Without Barron secondary leadership falls to Lester

ORLANDO _ For University of Alabama sophomore safety Robert Lester, the coming of age really began at A-Day.
As a freshman he had almost exclusively played on special teams and the speed of the spring scrimmage initially threw him a little, but he soon settled in and held his own. It was that Saturday afternoon that Lester fully realized he could defend Julio Jones, keep up with Marquis Maze and bring down Mark Ingram, the 2009 Heisman Trophy winner.
It only made sense that if he could play well with them he could play against anyone.
So when the 2010 season actually began there really was no "Hey I can do this" moment because he already had the confidence, and when offenses challenged him Lester responded with seven interceptions to displace teammate Mark Barron as the Southeastern Conference's leader.
"I think it was more (them) staying away from Mark, with Mark being the bigger threat," Lester said. "I'd say they were pretty much throwing away from him."
Saturday, when the Crimson Tide faces Michigan State in the Capital One Bowl, the secondary won't have Barron, who is not only a team co-captain and All-American but was the unit's safety net as the lone returning starter.
Instead, a lot of the of that leadership responsibility will fall to Lester _ the guy who still relishes his first career interception in the opener against San Jose State and remains irked by his return against Penn State, when after 89 yards he was caught from behind and lost the ball.
"I'll never forget that one," he said. "I could smell touchdown."
He wasn't the only one to experience growing pains this past year.
Offensively, with two new starters the line didn't have the same continuity and combined with everyone being sidelined by an injury at some point the running game wasn't the same. Things didn't click as hoped among the defensive front seven either. Junior defensive end Marcell Dareus was suspended for the start of the season, junior pass-rusher Courtney Upshaw had a problematic high ankle sprain, junior linebacker Dont'a Hightower was still getting up to speed after knee surgery last year and true freshman C.J. Mosley ended up taking over the middle.
The bullseye of being reigning national champions in addition to facing seven straight opponents coming off byes weeks didn't help, but through it all the biggest concern was always the revamped, young secondary that had very little depth.
"Probably for the most part we tried to cover up for those guys a lot throughout the year," defensive coordinator Kirby Smart said. "Statistically we had a good year, but I don't think we did what we needed to do as far as pressure the quarterback, or tackles for a loss, we could have done a lot better in those area.
"All in all I'm proud of the kids, the way they communicated, and they got better throughout the year and it's coming together now."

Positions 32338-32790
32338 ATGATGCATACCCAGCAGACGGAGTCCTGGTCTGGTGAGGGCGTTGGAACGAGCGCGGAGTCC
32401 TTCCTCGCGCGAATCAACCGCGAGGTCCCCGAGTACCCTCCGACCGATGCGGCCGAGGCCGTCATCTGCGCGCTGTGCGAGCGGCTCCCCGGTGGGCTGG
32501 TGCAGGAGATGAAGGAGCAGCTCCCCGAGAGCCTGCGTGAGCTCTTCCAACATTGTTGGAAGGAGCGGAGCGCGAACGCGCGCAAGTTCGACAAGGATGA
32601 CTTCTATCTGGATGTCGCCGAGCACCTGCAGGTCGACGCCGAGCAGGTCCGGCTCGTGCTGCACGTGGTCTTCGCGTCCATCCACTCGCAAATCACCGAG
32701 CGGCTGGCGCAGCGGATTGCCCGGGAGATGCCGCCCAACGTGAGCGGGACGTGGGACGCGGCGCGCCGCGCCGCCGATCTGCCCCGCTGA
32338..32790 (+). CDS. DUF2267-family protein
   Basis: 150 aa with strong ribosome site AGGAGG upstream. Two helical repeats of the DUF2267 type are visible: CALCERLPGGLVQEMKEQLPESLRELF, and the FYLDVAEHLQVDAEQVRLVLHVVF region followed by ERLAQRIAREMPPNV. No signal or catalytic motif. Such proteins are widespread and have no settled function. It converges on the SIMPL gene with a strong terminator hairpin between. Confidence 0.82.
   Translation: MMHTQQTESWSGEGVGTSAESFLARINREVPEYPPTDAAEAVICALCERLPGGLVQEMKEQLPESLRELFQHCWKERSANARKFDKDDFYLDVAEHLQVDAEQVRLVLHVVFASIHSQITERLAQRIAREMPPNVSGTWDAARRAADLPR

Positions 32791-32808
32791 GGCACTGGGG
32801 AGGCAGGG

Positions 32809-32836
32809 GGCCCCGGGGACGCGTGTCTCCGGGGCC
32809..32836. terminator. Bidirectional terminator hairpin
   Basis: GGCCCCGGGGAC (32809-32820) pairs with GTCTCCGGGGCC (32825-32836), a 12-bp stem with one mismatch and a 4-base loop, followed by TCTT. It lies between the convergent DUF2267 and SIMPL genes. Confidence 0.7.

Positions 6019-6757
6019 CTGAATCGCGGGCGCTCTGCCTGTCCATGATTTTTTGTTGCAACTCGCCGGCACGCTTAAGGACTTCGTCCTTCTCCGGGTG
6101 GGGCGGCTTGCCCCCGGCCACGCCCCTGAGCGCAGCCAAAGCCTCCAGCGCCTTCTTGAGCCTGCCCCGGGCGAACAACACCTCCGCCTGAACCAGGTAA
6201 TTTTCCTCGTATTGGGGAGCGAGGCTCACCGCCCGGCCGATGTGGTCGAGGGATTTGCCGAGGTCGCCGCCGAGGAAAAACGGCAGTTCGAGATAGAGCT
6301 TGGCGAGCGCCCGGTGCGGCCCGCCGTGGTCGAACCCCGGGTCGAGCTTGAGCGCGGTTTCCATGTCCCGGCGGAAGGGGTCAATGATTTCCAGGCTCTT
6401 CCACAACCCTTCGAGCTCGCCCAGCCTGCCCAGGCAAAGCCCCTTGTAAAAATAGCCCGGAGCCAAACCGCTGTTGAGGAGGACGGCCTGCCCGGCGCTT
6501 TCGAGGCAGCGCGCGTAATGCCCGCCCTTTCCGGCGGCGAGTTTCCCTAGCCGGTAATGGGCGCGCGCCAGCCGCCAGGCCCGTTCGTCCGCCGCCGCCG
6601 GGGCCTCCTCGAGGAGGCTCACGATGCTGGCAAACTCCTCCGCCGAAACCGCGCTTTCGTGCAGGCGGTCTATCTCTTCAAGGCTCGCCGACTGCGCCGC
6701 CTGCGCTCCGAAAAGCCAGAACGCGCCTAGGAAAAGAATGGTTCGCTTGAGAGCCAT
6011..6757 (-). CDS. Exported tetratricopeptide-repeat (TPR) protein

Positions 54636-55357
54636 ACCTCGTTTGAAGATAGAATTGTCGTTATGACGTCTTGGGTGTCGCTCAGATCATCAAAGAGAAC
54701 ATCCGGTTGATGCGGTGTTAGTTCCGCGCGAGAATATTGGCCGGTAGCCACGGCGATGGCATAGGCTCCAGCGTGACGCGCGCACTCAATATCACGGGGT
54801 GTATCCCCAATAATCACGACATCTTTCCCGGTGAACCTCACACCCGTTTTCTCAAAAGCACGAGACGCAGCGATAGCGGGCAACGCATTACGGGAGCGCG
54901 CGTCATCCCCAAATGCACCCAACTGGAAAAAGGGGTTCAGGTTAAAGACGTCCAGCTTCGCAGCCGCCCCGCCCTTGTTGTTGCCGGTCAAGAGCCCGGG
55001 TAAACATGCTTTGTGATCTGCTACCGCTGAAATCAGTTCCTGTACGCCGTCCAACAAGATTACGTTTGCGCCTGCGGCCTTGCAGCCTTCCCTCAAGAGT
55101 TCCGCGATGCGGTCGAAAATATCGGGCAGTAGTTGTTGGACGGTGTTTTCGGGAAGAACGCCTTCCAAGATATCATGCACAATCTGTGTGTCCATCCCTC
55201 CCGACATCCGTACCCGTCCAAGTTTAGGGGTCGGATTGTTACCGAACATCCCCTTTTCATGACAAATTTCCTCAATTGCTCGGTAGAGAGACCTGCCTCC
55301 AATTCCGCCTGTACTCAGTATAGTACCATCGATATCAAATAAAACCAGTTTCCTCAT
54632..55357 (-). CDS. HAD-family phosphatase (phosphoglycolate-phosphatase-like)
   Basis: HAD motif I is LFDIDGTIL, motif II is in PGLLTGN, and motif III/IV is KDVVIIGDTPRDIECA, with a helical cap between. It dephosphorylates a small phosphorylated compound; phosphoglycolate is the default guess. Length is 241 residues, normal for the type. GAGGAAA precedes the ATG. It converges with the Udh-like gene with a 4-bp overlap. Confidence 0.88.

Think back for a moment to what the unit looked like heading into the fall. The closest thing Barron has to a familiar face among the expected starters was sophomore cornerback Dre Kirkpatrick, who played in 12 games last season and made eight tackles, six on special teams. The next most-experienced player was Lester. True freshman DeMarcus Milliner won the other starting job and despite coming off an Achilles tear junior-college transfer DeQuan Menzie manned the slot.
Obviously, none of them had ever played together before.
In comparison, the unit they replaced and combined to make 109 starts and featured an All-American and a first-round draft pick. Last season they made 284 tackles, including 20 for a loss and 6½ sacks, 12 interceptions, 47 passes broken up and 10 quarterback hurries.
So far in 2010, Alabama's defensive backs have already succeeded those numbers in two categories, with 324 tackles and 17 of the team's 21 interceptions (which ranks third nationally). Surprisingly, teams haven't attempted more passes (32.1 per game last year vs. 28.1 in 2010), but have been completing more (46.8 percent up to 52.7).
"I think we made some progress," said Coach Nick Saban, who believes the two areas continuity is needed most are the offensive line and secondary. "We didn't play well enough in the big games."
Most notably, a late mistake prevented the offensive from having a shot to pull out the LSU game, and Barron's torn pectoral proved costly against Auburn. But during the first six games of the season Alabama yielded 27 explosive pass plays (17 yards or more) compared to just 12 during the second half of the regular season.
"I felt that throughout the season, a lot of those guys grew up and matured a lot," Hightower said. "Dre Kirkpatrick, Dee Milliner, Phelon Jones, DeQuan Meznie, a lot of those guys stepped up and took ownership. The last couple of games they played a lot harder and a lot better and understood what was going on as far as the defensive scheme and game plan."
Saturday, all them figure to be tested, along with walk-on Will Lowery, who will start in Barron's place. Michigan State likes to move players around a lot, execute last-second shifts and throw in the occasional trick play. While it'll be a true measure of how far the Alabama defenders have all come individually, the key will be how they perform as a unit.
"The good thing is that we could not have had more time to get ready for not having Mark, we had a lot of time to prepare for that," Smart said. "Robert's done a good job taking the leadership role."